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Evaluating the triple bottom line in the implementation of photovoltaic systems in UK social housing

Jackson, Craig S. and Wilkinson, Sara J. 2004, Evaluating the triple bottom line in the implementation of photovoltaic systems in UK social housing, in CIB 2004: Proceedings of the CIB Congress : International Council for Building Research, Studies and Documentation, Congress, Institute for Research in Construction, National Research Council Canada, 2004, Ottawa, Canada.

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Title Evaluating the triple bottom line in the implementation of photovoltaic systems in UK social housing
Author(s) Jackson, Craig S.
Wilkinson, Sara J.
Conference name International Council for Building Research, Studies and Documentation. Congress (16th : 2004 : Toronto, Canada)
Conference location Toronto, Canada
Conference dates 2 - 7 May. 2004
Title of proceedings CIB 2004: Proceedings of the CIB Congress : International Council for Building Research, Studies and Documentation, Congress
Editor(s) [Unknown]
Publication date 2004
Conference series International Council for Building Research, Studies and Documentation Congress
Total pages 40 p.
Publisher Institute for Research in Construction, National Research Council Canada, 2004
Place of publication Ottawa, Canada
Summary The Intergovernmental Panel on Climate Change warnings regarding the detrimental effects of carbon dioxide emissions and global warming have gained acceptance amongst many governments (IPCC 2001). The UK government has agreed to reduce emissions, implement a package of enabling measures (UKCCP 2000) and issued an Energy White Paper (HMSO 2003) calling for a diversification of energy supply policies which will include renewable sources.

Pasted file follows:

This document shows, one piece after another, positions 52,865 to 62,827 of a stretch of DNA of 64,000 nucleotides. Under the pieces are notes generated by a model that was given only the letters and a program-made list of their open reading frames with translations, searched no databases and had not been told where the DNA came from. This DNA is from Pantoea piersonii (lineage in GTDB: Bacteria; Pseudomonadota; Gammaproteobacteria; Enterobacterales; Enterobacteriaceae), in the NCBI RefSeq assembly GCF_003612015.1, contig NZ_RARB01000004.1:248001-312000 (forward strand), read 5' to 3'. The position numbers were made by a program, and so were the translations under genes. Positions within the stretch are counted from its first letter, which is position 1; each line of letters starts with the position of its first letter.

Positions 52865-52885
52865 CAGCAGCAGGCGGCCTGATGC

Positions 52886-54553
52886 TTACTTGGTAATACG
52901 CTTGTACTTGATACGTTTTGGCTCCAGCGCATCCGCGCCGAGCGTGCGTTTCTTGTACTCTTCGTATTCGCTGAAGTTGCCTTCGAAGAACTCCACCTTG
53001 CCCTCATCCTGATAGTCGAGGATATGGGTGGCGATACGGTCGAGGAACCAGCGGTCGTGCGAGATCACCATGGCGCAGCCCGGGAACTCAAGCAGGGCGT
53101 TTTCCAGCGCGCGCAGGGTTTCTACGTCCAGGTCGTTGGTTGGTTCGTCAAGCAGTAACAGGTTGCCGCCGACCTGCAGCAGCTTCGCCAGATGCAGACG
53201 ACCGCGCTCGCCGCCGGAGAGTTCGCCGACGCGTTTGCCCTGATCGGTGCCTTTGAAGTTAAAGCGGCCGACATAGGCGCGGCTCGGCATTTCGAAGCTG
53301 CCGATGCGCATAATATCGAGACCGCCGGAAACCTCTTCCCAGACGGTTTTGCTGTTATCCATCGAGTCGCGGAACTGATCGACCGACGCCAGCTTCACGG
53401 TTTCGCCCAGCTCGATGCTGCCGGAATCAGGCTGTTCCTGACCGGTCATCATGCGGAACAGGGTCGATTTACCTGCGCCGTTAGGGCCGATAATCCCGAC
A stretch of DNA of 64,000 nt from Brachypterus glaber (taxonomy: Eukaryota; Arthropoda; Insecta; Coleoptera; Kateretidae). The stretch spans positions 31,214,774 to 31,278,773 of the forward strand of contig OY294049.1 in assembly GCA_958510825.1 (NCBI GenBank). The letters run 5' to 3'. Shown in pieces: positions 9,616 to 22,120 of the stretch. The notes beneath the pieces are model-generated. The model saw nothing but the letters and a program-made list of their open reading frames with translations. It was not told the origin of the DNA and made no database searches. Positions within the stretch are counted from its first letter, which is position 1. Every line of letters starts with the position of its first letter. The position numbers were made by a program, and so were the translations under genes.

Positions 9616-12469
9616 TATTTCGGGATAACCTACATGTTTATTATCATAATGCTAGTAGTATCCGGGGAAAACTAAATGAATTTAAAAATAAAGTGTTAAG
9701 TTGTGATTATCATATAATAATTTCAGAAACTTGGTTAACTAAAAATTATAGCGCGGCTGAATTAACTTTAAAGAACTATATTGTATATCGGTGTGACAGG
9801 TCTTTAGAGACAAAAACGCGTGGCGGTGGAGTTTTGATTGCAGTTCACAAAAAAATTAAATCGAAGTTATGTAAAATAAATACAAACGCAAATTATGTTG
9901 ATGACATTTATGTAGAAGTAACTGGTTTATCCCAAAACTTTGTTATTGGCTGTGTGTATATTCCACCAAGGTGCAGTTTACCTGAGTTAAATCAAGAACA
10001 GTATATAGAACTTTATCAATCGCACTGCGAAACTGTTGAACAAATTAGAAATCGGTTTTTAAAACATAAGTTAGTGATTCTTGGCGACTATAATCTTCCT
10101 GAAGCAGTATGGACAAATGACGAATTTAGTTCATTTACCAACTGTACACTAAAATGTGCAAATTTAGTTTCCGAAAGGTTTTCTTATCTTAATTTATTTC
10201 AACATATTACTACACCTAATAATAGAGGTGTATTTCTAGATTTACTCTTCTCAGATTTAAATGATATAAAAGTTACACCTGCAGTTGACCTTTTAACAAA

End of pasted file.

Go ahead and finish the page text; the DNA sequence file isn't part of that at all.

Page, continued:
Housing accounts for approximately 25% of UK CO2 emissions and as providers of social housing, Registered Social Landlords (RSLs) and their tenants are major contributors. RSLs are deliverers of national policy in several areas and contribute to the attainment of governmental environmental, social and economic targets and impact upon the wider demands of housing policy, healthcare, education and law & order (DETR 1999, Cole and Shayer 1998).

Photovoltaic (PV) electricity generation could deliver “free” electricity to the low income households historically housed by RSLs. PV helps address such issues as fuel poverty and could be used as a stimulus for creating interest in areas of low demand for social housing.

RSLs provide housing solutions which cross traditional economic, social and environmental divides and this lends their modus operandi to the concept of the triple bottom line. The triple bottom line enables social and environmental aspects to be considered alongside economic considerations within decision-making frameworks (Elkington 1999, Andreason 1995).

Using a qualitative research methodology, this paper assesses current commercial viability of PV installations on RSL developments and identifies key barriers to implementation. The paper also investigates whether the application of the triple bottom line can liberate RSLs from viewing PV as a non-viable option by enabling a greater emphasis to be placed on the social & environmental aspects of PV. The paper considers whether a framework for RSLs to improve their decision-making processes by embracing social & environmental factors is feasible.
Language eng
Field of Research 120201 Building Construction Management and Project Planning
Socio Economic Objective 970112 Expanding Knowledge in Built Environment and Design
HERDC Research category E1.1 Full written paper - refereed
Copyright notice ©2004, National Research Council Canada
Persistent URL http://hdl.handle.net/10536/DRO/DU:30022250

Document type: Conference Paper
Collections: School of Architecture and Built Environment
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Every reasonable effort has been made to ensure that permission has been obtained for items included in DRO. If you believe that your rights have been infringed by this repository, please contact drosupport@deakin.edu.au.